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More physicians refusing to take new Medicare patients

Posted August 23, 2010
Updated August 24, 2010

— The national health care reform law, which was designed to provide insurance coverage and access to physicians to more Americans, has no provision to help a group already having difficulty finding doctors to treat them – senior citizens.

According to a report from Cigna Government Services, which processes Medicare claims in North Carolina and 17 other states, more than 80 physicians in North Carolina have opted out of Medicare in the past year. That's in addition to the 100 physicians statewide who stopped seeing Medicare patients in 2008, the report states.

Even more practices have stopped accepting new Medicare patients. Family Medical Associates of Raleigh, for example, decided three years ago to accept Medicare payments only from existing patients.

"The payment from Medicare for our services is less than it costs us to provide those services," said Dr. Conrad Flick, a partner in Family Medical Associates and a board member of the American Academy of Family Physicians.

The gap has grown every year, he said, as salaries and overhead costs have increased while the reimbursement rate under Medicare has remained relatively flat.

The decision to turn away patients on Medicare wasn't an easy one, Flick said, but it was the only option he and his partners had if they wanted to remain in business.

"Our job is to take care of patients, which is what we love, but if we can't run our business, we can't take care of any patients," he said, noting they continue to turn elderly patients away almost daily.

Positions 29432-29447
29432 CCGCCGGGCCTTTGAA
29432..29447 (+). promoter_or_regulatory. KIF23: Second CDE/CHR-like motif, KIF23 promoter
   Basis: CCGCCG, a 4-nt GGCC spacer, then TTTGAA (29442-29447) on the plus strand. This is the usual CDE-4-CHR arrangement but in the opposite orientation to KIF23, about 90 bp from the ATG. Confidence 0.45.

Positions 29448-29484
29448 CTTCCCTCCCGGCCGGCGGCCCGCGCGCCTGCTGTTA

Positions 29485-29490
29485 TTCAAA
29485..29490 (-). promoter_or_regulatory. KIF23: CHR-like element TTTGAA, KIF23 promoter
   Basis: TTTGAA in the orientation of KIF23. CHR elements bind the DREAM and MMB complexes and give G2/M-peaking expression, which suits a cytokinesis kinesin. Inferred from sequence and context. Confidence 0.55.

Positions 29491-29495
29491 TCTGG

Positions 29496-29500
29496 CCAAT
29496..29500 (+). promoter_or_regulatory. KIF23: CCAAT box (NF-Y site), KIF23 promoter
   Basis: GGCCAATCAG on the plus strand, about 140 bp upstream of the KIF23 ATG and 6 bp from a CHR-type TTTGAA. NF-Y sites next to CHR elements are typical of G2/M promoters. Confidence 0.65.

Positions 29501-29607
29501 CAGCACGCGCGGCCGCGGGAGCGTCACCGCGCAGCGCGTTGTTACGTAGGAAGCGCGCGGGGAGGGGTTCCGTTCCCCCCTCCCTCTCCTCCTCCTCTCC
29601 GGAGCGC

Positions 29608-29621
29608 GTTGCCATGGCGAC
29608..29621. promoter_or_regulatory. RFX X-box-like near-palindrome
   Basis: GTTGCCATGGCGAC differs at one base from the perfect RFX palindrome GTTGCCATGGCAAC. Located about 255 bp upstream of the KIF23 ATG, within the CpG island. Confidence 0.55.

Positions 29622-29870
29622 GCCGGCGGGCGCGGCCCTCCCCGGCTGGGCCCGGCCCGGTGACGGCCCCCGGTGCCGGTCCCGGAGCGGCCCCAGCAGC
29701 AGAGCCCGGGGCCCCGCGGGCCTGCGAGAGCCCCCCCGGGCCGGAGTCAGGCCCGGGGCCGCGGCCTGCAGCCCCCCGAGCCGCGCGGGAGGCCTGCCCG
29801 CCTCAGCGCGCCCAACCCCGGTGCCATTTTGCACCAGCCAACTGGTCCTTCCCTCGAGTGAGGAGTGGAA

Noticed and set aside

Shirley Roth, a 74-year-old Creedmoor resident, said she spent several months hunting for a new doctor after becoming disenchanted with the staff at her former physician's office.

"They wouldn't take me. They said they were full because I was on Medicare," said Roth, who works as the bookkeeper for her son's Raleigh business. "You get depressed. You wonder, where are you going to go for good care?"

Physician office, doctor generic More physicians refusing to take new Medicare patients

Flick said he's especially worried about rural areas, where physicians are few and far between and tend to have large percentages of Medicare patients. If those practices close or the doctors opt out of the Medicare program, senior citizens in those areas would have to travel long distances to get health care.

A battle brewing in Washington, D.C., could drive even more physicians from the Medicare program or force some practices to close.

A 23 percent cut to reimbursement rates is scheduled to take effect Dec. 1, followed by another 6.5 percent cut in January. The cuts are mandated by a law that links reimbursements to growth in the gross domestic product.